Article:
What is not supposed to be my affair [Sache]! Above all, the good cause [Sache], then God’s cause, the cause of humanity, of truth, of freedom, of humaneness, of justice; furthermore, the cause of my people, my prince, my fatherland; finally even the cause of mind [des Geistes] and a thousand other causes. Only my own cause is never supposed to be my affair. “Down with the egoist who only thinks of himself!”
Let’s see then how they deal with their cause, those for whose cause we are supposed to work, sacrifice ourselves, and be filled with enthusiasm.
You are able to report thoroughly on God, since you have investigated “the depths of divinity” for thousands of years, and have seen into its heart, so that you can probably tell us how God himself deals with “God’s cause,” which we are called to serve. Nor do you conceal the Lord’s activities. Now what is his cause? Does he make an alien cause, the cause of truth or love, his own, as he expects us to do? You are outraged at this misunderstanding, and you inform us that God’s cause is indeed the cause of truth and love, but this cause cannot be called alien to him, because God himself is truth and love; you are outraged at the assumption that God might resemble us poor worms by promoting an alien cause as his own. “Should God promote the cause of truth, if he is not himself truth?” He cares only for his own cause, but since he is all in all, therefore all is his affair! But we, we are not all in all, and our affair is utterly small and contemptible; therefore, we must “serve a higher cause.”—Now it is clear, God cares only for what is his, deals only with himself, thinks only of himself and looks out only for himself; woe to all that is not well-pleasing to him. He serves nothing higher and satisfies only himself. His cause is—a purely egoistic affair.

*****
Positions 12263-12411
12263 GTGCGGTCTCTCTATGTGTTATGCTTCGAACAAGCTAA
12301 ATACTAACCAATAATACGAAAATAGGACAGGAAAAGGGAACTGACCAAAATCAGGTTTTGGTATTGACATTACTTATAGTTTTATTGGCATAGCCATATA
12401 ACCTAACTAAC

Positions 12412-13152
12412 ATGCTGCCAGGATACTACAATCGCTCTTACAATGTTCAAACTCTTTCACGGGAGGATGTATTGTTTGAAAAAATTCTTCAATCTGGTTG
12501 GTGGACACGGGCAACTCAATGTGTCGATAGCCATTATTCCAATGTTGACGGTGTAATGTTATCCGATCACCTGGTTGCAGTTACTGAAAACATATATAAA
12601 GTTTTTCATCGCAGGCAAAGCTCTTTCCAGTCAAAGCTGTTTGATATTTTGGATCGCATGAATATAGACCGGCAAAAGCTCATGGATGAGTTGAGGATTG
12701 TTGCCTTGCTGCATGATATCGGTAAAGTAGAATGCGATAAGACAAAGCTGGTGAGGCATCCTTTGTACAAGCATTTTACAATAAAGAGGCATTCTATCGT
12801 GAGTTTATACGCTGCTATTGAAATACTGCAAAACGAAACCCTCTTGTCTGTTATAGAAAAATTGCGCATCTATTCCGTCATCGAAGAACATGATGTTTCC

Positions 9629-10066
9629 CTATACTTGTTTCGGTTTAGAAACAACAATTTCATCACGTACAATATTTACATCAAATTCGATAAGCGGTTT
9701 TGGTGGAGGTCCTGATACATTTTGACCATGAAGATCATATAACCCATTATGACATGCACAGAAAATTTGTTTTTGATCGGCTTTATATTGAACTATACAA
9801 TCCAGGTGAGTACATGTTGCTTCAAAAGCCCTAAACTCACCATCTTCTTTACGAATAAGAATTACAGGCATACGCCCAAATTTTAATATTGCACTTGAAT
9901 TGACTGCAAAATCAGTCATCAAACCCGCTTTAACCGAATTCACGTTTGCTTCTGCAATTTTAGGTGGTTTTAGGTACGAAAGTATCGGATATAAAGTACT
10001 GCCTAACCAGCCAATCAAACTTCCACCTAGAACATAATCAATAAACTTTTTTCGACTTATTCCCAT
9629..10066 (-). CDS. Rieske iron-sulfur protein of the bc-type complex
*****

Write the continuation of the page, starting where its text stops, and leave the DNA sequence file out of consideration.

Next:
How does it stand with humanity, whose cause we should make ours? Is its cause perhaps that of another, and does humanity serve a higher cause? No, humanity sees only itself, humanity wants to promote only humanity, humanity itself is its own cause. So that it develops, it lets people struggle away in its service, and when they have accomplished what humanity needs, it throws them on the dung-heap of history in its gratitude. Isn’t humanity’s cause—a purely egoistic affair?
I don’t at all need to show that everything that tries to push its cause over on us is concerned only with itself, and not with us, only with its well-being, and not with ours. Just have a look for yourselves at the rest. Do truth, freedom, humaneness, justice want anything else than that you get enthusiastic about them and serve them?
They all do exceptionally well when they are zealously revered. Take a look at the nation, which is defended by devoted patriots. The patriots fall in bloody battle or in the fight against hunger and need; what does the nation say about that? With the manure of these corpses, the nation becomes a “blossoming nation.” Individuals have died for “the great cause of the nation,” and the nation sends some words of thanks after them—and profits from it. I would call this lucrative egoism.